Which would apply the function's click action to every object which carries the "delete_row"-class.

    That's interesting (to someone who's never needed to do anything like that, anyways). Though actually, I wouldn't be too surprised to find out that the OP actually was using something similar in his project, which would only emphasize that he really needed that break.


    What I forgot: My approach works always, no matter what you're doing to the contents inside the table (okay, unless they're nesting a table inside a table - but that should land them in the 6th circle of Hell anyway).

    His approach breaks as soon as his action-tags become more nested (thus moving down one level in the DOM) or less nested (thus moving up one level). Which means that rewriting the design also requires a rewrite of the code.

    Maybe less dependency between code and design is a better argument, yes? :)



  • xpath would be a bit cleaner, but not  less typing.



  • @Rhywden said:

    What I forgot: My approach works always, no matter what you're doing to the contents inside the table (okay, unless they're nesting a table inside a table - but that should land them in the 6th circle of Hell anyway).

    His approach breaks as soon as his action-tags become more nested (thus moving down one level in the DOM) or less nested (thus moving up one level). Which means that rewriting the design also requires a rewrite of the code.

    Maybe less dependency between code and design is a better argument, yes? :)

    You're still potentially binding a ton of separate event handlers and you have to take care that they're also bound to the delete action whenever a fresh row is added. Better to solve both problems at once by tapping into more of the framework's power and using delegated events:

    <table id="datatable">
      <tr>
        <td>...</td>
        <td>...</td>
        <td><input value="delete" class="action-delete" type="button"></td>
      </tr>
    </table>
    
    <script>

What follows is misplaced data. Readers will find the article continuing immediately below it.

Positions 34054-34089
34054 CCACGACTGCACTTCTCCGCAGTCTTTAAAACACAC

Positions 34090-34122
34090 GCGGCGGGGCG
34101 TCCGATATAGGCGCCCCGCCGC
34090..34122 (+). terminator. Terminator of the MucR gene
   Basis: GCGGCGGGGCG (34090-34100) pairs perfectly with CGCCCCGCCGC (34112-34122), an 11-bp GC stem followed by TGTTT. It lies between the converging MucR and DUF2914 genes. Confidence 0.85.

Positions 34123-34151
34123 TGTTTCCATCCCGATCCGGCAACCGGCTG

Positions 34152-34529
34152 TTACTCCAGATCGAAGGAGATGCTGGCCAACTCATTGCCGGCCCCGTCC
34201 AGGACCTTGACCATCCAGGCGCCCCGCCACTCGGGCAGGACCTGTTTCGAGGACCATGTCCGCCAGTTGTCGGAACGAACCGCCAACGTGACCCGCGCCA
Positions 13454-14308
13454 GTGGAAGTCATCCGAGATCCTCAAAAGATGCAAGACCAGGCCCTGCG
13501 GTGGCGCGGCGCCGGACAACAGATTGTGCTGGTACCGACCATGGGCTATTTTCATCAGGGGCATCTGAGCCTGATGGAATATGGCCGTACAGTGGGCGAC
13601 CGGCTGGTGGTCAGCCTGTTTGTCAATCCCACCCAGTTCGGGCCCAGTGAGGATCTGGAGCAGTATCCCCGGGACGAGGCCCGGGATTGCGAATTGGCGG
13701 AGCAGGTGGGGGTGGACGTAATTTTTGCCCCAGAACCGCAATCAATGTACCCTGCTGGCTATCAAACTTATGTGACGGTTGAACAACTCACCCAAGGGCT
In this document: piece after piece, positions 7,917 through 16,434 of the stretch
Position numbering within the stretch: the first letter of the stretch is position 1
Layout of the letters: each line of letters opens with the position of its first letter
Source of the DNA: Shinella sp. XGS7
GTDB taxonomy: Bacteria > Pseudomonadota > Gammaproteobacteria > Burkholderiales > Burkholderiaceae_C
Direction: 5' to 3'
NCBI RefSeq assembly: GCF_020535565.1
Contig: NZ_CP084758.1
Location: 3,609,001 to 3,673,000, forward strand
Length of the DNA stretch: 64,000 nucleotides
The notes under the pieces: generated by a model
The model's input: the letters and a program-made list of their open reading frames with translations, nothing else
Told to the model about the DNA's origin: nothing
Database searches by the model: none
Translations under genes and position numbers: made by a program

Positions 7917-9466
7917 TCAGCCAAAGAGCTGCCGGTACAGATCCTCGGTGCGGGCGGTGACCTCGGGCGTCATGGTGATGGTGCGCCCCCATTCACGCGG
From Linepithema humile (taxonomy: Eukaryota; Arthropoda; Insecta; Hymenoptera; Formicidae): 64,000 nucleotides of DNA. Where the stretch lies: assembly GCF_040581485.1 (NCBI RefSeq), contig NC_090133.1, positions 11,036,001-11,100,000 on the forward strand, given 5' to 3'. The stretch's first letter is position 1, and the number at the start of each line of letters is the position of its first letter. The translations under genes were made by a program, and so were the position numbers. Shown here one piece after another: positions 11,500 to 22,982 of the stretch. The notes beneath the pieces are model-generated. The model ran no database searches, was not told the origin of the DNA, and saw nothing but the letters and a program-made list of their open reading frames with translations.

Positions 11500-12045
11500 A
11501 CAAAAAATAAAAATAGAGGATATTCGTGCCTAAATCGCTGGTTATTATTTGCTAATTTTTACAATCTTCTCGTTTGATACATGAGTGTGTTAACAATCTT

$( document ).ready( function() {
        $( "#datatable" ).delegate( ".action-delete", "click", function( event ) {
          event.preventDefault();
          $( this ).closest( "tr" ).remove();
        });
      });
    </script>
    

    Imho this nicely illustrates why frameworks like jQuery are practically a necessity if you want to produce well-written, well-behaving, and efficient JavaScript DOM manipulation code. Writing the equivalent in the raw DOM API is nowhere near as readable or maintainable.



  • Makes sense. Thanks, you learn something new every day ;)



  •  We are using YUI - and unless you use their shitty datatable control there is no support for HTML table manipulation as far as I can tell. So, in order to make it work, we end up with this. Coincidentally, it takes about 6 lines to make an async AJAX call, which you can do with one line of jQuery.



  • @Ragnax said:

    @Rhywden said:
    What I forgot: My approach works always, no matter what you're doing to the contents inside the table (okay, unless they're nesting a table inside a table - but that should land them in the 6th circle of Hell anyway).

    His approach breaks as soon as his action-tags become more nested (thus moving down one level in the DOM) or less nested (thus moving up one level). Which means that rewriting the design also requires a rewrite of the code.

    Maybe less dependency between code and design is a better argument, yes? :)

    You're still potentially binding a ton of separate event handlers and you have to take care that they're also bound to the delete action whenever a fresh row is added. Better to solve both problems at once by tapping into more of the framework's power and using delegated events:

    <table id="datatable">
      <tr>
        <td>...</td>
        <td>...</td>
        <td><input value="delete" class="action-delete" type="button"></td>
      </tr>
    </table>
    
    <script>
      $( document ).ready( function() {
        $( "#datatable" ).delegate( ".action-delete", "click", function( event ) {
          event.preventDefault();
          $( this ).closest( "tr" ).remove();
        });
      });
    </script>
    

    Imho this nicely illustrates why frameworks like jQuery are practically a necessity if you want to produce well-written, well-behaving, and efficient JavaScript DOM manipulation code. Writing the equivalent in the raw DOM API is nowhere near as readable or maintainable.

    This also illustrates one of my biggest problems with jQuery, which is not so much a problem with the framework itself as it is a problem with its effect on people who learn jQuery instead of javascript...especially those who haven't bothered to learn any new features since 1.4.1. It's so darn easy to use $(selector).click() that .delegate gets overlooked a lot.